"Our environment has a significant part to play. For example, people who feel unsafe in their local park will be less likely to use it."

But others questioned equating smoking with inactivity.

While smoking and inactivity kill a similar number of people, smoking rates are much lower than the number of inactive people, making smoking more risky to the individual.

Dr Claire Knight, of Cancer Research UK, said: "When it comes to preventing cancer, stopping smoking is by far the most important thing you can do."

 

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  • rate this
    +5

    Comment number 831.

    825.thiscountrysajoke
    I'd suggest you spend a little less time running about and more time sat down reading - exercising your mind might help your spelling :)
    If you drive, cycle, jog, go on holiday, have sex etc. its a lifestyle choice with risks - if we need health care we get it - we all paid for it, you cant just say "fatties dont get" - fatties paid! so you get a fat two-fingered salute :)

  • rate this
    -2

    Comment number 830.

    not all people who are overweight are lazy or slobs some have hormonal problems with severe water retention, going on water tablets can cause kidney damage, I do know what I'm talking about.

  • rate this
    +10

    Comment number 829.

    Must be a different editor on today, they have their own rules. It seems you can call a fat person a slob, yet a few weeks back I called a fat person a wobbler and it got deleted, which is worse?

  • rate this
    +1

    Comment number 828.

    Here's a great book and teacher guide for getting kids moving... http://www.getkidsmovingnow.com/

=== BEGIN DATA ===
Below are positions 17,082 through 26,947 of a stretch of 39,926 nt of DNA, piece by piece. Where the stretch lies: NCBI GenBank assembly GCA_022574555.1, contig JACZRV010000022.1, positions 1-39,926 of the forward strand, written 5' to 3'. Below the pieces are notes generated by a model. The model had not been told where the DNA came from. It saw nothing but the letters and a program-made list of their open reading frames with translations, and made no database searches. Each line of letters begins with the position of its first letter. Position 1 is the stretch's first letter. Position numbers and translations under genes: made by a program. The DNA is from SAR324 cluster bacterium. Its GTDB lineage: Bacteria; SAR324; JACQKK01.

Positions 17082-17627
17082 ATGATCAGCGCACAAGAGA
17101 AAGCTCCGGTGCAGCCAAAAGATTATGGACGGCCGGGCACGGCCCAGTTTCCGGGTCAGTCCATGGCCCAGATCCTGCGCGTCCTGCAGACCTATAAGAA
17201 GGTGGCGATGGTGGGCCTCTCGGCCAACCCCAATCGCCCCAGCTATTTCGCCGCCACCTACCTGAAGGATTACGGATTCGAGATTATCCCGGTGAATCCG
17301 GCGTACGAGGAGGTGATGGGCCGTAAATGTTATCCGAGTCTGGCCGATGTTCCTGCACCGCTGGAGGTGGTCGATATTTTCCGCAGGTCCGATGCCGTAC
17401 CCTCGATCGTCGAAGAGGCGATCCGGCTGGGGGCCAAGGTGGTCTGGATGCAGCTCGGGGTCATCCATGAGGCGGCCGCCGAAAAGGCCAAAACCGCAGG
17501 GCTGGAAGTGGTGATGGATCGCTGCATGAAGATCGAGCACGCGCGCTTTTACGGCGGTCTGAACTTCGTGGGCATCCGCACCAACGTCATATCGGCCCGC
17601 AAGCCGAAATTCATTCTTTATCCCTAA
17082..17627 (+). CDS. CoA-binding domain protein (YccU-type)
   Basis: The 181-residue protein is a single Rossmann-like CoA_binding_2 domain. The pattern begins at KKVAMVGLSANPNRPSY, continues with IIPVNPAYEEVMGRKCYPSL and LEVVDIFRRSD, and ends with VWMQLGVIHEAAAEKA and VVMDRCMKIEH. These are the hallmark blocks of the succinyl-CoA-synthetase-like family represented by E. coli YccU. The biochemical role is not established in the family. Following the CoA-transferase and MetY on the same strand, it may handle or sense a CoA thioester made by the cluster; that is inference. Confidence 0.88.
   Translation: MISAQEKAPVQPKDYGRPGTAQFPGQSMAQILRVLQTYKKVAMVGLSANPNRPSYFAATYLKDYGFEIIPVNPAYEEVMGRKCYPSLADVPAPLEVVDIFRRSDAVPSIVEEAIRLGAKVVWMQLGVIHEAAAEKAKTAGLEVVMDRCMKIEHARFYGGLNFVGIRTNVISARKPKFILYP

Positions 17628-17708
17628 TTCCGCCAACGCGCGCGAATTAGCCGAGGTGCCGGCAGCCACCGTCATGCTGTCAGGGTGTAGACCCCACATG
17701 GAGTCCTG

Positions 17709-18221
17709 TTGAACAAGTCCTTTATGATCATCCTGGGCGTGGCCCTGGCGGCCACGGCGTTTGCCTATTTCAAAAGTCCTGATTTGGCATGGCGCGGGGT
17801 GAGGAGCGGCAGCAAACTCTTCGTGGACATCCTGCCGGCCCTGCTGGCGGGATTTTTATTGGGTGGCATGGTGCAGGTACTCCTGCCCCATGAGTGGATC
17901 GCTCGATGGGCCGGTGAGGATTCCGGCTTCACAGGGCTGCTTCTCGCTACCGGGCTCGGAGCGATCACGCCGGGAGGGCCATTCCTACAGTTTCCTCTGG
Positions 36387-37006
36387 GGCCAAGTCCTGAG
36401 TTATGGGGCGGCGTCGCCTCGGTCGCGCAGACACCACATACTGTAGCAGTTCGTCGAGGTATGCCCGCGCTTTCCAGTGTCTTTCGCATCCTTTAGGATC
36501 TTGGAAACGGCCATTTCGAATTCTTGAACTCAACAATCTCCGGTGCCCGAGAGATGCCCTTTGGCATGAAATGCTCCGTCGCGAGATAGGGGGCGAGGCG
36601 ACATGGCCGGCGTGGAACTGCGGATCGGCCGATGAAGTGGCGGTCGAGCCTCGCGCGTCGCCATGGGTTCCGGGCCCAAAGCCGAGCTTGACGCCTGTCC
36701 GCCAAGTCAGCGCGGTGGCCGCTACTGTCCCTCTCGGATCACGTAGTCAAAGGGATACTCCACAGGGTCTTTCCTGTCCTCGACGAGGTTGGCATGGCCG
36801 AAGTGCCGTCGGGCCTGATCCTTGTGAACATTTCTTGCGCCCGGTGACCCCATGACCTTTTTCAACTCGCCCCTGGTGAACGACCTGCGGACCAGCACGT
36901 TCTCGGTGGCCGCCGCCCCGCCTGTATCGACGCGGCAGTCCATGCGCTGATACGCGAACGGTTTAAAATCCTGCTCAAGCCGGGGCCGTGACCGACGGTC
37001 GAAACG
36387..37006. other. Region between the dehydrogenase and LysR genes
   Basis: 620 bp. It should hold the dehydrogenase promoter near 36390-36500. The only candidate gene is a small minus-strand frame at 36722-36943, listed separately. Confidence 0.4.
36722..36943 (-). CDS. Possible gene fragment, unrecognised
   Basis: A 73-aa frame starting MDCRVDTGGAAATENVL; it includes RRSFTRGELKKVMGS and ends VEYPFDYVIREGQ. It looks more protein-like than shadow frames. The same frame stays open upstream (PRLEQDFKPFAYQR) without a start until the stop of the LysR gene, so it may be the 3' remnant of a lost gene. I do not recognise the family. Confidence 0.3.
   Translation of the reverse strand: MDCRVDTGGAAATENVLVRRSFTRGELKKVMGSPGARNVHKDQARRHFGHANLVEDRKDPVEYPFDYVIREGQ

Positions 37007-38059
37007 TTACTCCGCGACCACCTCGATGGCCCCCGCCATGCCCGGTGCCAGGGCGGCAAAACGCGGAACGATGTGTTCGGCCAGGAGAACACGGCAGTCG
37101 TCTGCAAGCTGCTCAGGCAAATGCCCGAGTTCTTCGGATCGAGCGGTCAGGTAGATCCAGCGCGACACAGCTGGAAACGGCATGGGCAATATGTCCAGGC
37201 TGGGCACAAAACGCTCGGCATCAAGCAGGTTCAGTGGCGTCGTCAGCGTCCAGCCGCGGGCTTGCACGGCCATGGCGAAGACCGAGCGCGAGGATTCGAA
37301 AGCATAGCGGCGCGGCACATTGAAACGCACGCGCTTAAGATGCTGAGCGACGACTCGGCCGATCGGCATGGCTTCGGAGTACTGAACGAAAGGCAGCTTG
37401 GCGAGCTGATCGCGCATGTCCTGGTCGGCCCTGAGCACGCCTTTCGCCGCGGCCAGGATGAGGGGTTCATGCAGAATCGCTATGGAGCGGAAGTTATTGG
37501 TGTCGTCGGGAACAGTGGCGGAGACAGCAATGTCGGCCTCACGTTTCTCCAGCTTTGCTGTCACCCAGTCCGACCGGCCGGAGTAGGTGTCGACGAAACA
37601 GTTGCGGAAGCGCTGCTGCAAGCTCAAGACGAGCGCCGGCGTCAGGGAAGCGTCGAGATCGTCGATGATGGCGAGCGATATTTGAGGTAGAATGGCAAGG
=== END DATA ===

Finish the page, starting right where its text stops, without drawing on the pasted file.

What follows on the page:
• rate this
    +2

    Comment number 827.

    825.thiscountrysajoke
    Go and live in the USA then, that way you only have to pay your own health insurance. thats a solution; that way, if you go running, slip and need medical assistance you wont be a hypocrite considering it was self-inflicted (you did it on purpose)and avoidable therefore YOU pay for it :)

  • rate this
    +5

    Comment number 826.

    811.thiscountrysajoke
    fat people should not be allowed nhs help.... why should i pay for a fat slob to have treatment when they dont help themselves...
    -------
    The NHS: free for anyone that needs it. You should be careful though; its a short step from denying people who are overweight help, to denying people help because they are mean-spirited and have no compassion.

  • rate this
    +1

    Comment number 825.

    822. simple simple simon...stop contradicting yourself and do some excercise...,.fatness is a prolonged glutoney of overindulgence ..not the same as the accidents you threw into the pot...get a bike for work or something...u like to excercise your tongue, why not your body and mind!!! enough said..

  • Comment number 824.

    This comment was removed because the moderators found it broke the house rules. Explain.

  • rate this
    +3

    Comment number 823.

    When I was a member of the working classes I used to cycle the 5 miles to and from work. The response of a lot of the younger people was, 'can't you afford a car?' The idea that I did it A: because I prefered it to sitting in traffic wasting money and B in order to keep fit was alien to them and that was over twenty years ago. Nothing changes.

  • rate this
    +4

    Comment number 822.

    811.thiscountrysajoke